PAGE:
Employers can now access wage subsidy rate based on 1 month’s revenue decline, not 3
The federal government has concluded the necessary regulatory changes to raise the maximum wage subsidy rate to 75 per cent for the Dec. 20, 2020 to March 13, 2021 period of the Canada Emergency Wage Subsidy (CEWS) program.
In addition, employers can now access the maximum subsidy rate based on a single month’s revenue decline instead of having to demonstrate three months’ decline, according to the government.
The rate for furloughed workers will also go up to $595 for the announced periods.
“We are raising the wage subsidy back to a maximum of 75 per cent, recognizing the early months of the year are the toughest for many businesses, now more than ever,” says Chrystia Freeland, deputy prime minister and minister of finance.
“Businesses and workers can continue to rely on strong government support, giving workers assurances about where their next paycheque is coming from and giving businesses certainty that they can pay the workers that make their businesses a success.”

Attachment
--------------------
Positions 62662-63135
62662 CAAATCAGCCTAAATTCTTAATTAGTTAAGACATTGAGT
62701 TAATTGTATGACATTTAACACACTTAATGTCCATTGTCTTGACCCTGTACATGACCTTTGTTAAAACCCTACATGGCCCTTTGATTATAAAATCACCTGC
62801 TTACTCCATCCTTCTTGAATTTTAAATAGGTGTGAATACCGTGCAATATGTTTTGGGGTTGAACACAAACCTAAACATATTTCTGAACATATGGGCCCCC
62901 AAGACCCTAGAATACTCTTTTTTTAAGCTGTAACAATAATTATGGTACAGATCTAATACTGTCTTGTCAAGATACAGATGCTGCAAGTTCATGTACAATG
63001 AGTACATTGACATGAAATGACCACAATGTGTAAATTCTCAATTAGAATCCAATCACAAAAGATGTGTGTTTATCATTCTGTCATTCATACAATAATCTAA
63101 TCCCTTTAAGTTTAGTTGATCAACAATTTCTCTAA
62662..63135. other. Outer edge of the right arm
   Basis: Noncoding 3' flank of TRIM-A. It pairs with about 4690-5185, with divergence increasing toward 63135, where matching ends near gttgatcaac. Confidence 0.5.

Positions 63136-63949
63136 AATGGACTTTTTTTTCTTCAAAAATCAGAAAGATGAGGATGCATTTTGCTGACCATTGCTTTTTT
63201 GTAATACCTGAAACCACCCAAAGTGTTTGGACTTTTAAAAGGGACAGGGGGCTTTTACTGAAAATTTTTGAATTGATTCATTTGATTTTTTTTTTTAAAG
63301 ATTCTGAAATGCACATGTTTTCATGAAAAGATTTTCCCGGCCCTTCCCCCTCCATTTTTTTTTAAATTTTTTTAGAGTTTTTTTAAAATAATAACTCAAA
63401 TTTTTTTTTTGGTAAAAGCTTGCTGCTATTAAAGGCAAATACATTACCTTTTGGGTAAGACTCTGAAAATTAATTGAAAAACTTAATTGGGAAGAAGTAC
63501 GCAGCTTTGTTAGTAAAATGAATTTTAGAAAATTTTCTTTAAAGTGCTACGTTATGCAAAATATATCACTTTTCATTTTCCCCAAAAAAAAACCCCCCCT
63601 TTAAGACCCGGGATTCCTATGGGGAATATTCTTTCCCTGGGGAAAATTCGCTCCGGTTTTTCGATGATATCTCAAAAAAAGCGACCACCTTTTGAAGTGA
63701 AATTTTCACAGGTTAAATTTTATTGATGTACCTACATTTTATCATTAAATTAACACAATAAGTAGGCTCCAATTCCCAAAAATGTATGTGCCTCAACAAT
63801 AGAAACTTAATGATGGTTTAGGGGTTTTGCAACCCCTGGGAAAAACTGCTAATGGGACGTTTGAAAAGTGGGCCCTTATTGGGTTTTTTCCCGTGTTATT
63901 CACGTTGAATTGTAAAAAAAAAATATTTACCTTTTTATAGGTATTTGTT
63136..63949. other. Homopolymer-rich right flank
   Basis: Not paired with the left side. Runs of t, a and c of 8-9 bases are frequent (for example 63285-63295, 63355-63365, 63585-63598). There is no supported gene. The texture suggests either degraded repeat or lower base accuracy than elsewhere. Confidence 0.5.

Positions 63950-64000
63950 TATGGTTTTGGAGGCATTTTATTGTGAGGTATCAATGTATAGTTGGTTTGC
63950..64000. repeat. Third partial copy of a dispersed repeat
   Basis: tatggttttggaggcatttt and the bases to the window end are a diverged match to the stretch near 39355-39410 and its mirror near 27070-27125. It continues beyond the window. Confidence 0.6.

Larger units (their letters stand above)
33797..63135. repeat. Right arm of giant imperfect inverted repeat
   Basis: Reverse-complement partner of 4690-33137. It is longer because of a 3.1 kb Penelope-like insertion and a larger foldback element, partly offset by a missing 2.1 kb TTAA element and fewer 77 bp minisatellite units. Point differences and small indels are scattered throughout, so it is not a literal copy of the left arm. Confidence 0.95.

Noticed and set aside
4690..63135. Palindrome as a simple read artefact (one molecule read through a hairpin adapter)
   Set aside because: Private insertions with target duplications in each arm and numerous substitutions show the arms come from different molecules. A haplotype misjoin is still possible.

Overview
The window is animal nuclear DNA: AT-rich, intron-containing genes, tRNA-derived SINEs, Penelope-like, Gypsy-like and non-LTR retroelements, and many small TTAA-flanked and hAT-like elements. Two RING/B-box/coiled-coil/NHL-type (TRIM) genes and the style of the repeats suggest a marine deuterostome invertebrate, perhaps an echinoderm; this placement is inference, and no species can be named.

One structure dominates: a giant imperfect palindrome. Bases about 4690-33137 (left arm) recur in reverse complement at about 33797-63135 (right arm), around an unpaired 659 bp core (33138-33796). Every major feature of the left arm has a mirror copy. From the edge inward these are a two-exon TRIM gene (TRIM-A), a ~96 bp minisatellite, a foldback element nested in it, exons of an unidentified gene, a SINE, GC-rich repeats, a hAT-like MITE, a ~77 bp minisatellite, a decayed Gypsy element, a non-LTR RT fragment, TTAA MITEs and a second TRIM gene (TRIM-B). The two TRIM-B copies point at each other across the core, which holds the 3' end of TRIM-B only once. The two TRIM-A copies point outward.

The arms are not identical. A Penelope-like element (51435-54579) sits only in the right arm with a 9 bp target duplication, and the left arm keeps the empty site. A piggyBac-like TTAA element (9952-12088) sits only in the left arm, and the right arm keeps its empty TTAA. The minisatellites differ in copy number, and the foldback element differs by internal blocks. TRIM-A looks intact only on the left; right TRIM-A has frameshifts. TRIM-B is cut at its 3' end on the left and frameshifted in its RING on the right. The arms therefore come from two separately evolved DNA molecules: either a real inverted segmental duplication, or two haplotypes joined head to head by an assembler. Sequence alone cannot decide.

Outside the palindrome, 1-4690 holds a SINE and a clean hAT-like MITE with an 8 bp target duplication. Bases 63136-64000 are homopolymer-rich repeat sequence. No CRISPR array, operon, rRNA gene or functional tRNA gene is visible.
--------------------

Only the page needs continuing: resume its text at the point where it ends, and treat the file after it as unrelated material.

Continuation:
In November, the government gave Bill C-9 royal assent, ensuring that the CEWS will continue until June 2021, with rates of up to 65 per cent of eligible wages until Dec. 19, 2020. The government first introduced the legislation earlier that month.
The CEWS aims to protect jobs, encourage employers to quickly rehire workers, who were previously laid off because of the COVID-19 pandemic and help the Canadian economy recovers from this crisis. Since its implementation in March 2020, it has helped more than 3.7 million of Canadians.
Canadian HR Reporter spoke with Sheryne Mecklai of accounting firm Manning Elliott in Vancouver about how employers can prepare for a CEWS audit.
Since its launch, more than four million Canadian employees have had their jobs supported through the CEWS with more than $54 billion paid out in wage subsidies as of Dec. 13, 2020, according to the government.
Earlier this month, Prime Minister Justin Trudeau said Canadians should not be worried about repayments of the Canada Emergency Response Benefit (CERB) repayments over Christmas.